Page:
Military Vet Sets Sights on Water Science Career

Amy Ressel, UWM undergraduate, is researching diatoms
Amy Ressel, UWM undergraduate, is researching diatoms at the School of Freshwater Sciences.

“I’ve always been the bug girl,” says Amy Ressel.

As a kid, Ressel wanted microscopes and bug boxes for Christmas. After high school, she served in the Air Force and then worked as a maintenance mechanic at Mitchell International Airport.

Amy Ressel, UWM undergraduate, is researching diatoms at the School of Freshwater Sciences.

Now a student in UWM’s School of Freshwater Sciences undergraduate program, the 32-year-old military veteran is using a microscope to study diatoms, single-celled algae whose cell walls are made of silica, the same substance that makes up glass. They are critical to aquatic food webs and remove carbon dioxide from the atmosphere.

Ressel had never heard of diatoms until she and her classmates went on the R/V Neeskay, the School’s primary research vessel. The research experience was part of the Freshwater 120 course.

“I was like a little kid in a candy store,” she says. “To go out and play in the water and take the samples and see how all the scientific equipment worked, it was by far the highlight of my first semester.”

The Neeskay expedition was designed to give students a taste of what freshwater research is like. During the trip, SFS senior scientists Drs. Carmen Aguilar and Russell Cuhel talked about their decades-long research on Lake Michigan and the three rivers that feed into it — the Milwaukee, Kinnickinnic and Menomonee.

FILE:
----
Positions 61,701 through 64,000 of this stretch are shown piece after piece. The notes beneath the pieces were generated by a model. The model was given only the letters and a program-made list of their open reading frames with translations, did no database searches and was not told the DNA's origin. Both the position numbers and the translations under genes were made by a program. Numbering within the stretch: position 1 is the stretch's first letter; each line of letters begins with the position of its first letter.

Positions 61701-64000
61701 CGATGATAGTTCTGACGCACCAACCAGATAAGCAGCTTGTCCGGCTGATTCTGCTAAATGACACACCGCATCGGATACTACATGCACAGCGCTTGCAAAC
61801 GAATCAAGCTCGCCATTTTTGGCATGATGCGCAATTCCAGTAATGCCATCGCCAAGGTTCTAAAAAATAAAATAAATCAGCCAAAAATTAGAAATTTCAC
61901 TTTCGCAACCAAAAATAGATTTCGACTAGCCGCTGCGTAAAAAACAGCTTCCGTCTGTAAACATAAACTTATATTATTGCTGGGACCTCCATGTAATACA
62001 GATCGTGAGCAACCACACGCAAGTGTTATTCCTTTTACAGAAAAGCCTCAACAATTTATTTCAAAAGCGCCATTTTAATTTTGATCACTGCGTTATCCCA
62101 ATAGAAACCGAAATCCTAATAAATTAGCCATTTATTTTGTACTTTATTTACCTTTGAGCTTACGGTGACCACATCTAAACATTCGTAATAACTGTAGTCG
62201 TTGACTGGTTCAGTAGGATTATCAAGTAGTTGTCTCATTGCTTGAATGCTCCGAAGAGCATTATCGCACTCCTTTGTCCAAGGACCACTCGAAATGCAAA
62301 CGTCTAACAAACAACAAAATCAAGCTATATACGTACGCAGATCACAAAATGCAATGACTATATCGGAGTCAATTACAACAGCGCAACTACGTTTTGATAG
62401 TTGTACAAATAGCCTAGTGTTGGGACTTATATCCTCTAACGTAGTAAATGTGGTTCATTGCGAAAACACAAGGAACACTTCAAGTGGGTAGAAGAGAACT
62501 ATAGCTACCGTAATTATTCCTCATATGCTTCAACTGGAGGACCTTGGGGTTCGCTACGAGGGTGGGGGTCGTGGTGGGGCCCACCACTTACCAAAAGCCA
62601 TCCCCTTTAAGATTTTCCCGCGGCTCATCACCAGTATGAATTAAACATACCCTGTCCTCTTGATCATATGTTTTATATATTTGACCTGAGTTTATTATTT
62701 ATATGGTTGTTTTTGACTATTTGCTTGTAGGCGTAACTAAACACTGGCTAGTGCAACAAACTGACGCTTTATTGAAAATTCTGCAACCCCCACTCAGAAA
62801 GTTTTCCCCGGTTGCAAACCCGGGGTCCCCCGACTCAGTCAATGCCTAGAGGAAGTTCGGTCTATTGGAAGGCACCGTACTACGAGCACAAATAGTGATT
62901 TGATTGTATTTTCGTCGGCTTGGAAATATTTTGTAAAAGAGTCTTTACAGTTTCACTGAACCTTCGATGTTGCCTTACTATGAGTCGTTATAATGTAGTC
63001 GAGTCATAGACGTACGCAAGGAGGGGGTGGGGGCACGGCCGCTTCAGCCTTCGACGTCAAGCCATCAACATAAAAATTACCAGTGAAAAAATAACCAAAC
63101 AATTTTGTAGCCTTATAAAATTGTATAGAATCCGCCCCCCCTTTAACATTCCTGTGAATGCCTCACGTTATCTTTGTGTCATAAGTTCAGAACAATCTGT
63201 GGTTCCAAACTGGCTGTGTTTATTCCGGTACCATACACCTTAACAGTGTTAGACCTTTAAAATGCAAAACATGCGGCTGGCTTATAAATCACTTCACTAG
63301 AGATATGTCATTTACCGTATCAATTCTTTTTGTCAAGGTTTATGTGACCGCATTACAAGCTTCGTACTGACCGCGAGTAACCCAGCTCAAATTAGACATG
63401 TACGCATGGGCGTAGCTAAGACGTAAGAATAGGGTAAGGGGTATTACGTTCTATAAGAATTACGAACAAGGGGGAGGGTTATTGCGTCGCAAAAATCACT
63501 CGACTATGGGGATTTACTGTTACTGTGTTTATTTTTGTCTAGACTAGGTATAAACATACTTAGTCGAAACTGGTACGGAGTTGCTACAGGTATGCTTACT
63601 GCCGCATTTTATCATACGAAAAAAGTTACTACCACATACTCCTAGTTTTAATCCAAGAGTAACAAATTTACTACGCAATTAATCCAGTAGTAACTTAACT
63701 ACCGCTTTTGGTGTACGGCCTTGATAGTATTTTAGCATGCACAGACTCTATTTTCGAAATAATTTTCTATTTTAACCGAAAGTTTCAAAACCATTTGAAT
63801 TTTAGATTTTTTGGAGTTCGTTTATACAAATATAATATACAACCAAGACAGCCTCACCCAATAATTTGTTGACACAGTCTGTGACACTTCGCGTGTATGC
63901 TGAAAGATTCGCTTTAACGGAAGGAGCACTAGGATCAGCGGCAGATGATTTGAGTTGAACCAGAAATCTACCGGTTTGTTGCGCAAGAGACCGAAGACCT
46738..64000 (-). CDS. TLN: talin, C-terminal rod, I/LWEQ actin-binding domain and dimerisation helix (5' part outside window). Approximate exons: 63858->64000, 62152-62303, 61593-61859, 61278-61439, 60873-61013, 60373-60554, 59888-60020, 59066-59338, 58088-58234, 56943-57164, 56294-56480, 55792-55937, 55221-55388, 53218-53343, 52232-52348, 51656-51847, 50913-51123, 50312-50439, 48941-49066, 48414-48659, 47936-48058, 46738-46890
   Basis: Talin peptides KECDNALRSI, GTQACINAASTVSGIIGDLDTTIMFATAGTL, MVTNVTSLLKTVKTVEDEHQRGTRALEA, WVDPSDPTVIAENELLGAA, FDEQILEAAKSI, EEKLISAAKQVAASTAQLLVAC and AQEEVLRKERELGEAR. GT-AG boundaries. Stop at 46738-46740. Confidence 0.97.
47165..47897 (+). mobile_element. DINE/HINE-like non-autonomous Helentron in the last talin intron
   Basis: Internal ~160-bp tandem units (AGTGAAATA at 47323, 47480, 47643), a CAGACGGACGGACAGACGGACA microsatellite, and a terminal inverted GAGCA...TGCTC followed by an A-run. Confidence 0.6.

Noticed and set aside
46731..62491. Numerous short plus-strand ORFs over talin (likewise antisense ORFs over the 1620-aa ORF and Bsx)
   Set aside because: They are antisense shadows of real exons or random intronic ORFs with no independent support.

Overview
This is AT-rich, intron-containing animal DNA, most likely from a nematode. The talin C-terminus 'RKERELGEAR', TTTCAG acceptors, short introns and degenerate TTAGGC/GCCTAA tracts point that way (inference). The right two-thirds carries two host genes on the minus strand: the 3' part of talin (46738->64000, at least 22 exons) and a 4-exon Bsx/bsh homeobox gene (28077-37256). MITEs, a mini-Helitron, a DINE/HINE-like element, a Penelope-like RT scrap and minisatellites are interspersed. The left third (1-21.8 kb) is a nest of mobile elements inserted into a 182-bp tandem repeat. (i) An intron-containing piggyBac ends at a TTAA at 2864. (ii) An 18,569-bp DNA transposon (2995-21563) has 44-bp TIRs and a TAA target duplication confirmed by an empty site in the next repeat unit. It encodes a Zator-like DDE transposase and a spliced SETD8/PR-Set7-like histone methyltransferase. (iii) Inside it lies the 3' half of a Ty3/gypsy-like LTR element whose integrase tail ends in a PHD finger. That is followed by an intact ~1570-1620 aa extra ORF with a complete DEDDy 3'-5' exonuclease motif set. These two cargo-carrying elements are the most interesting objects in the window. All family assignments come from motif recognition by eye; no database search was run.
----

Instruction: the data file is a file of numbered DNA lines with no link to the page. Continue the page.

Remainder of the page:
Students learned how to collect and prepare samples from the rivers and Lake Michigan. They also conducted a measurement that can trace movement of minerals, including salts, through the rivers, harbors and into Lake Michigan. The students’ samples are now part of 30-years of data collected from the local waterways.

“That empowers students to know they are doing something that is meaningful in a bigger context,” Cuhel says.

One of the goals of the undergraduate program is to provide experiential opportunities every semester. This fall, Aguilar and Cuhel will teach a new “Life in Water” course during which students will have more opportunities to go on the Neeskay. During these expeditions, students will conduct measurements and learn about local waters.

Aguilar notes that getting students on the Neeskay early in their degree program shows them what type of research can be done — and it might light a spark.

Ressel was so inspired by the trip that she volunteered to learn how to analyze the samples. After a few sessions in the lab, Aguilar asked Ressel to apply to SURF (Support for Undergraduate Research Fellows) and obtained support to work in her lab.

“To take a freshman who hasn’t even finished the first freshwater course and have her do research is pretty amazing,” says Ressel, who assumed she would have to complete her basic coursework before having the opportunity to conduct research.

Now that she’s learning how to isolate and grow diatoms, Ressel’s next step is testing how their chlorophyll concentrations are affected by temperature changes. The idea is to mimic climate change and see how the diatoms respond.

“I would really, really encourage other students to get involved in research,” she says. “The scientists and faculty in the freshwater school have been super friendly and super eager to be involved with students, which really impressed me. They are constantly the best.”

To learn more about undergraduate research opportunities, visit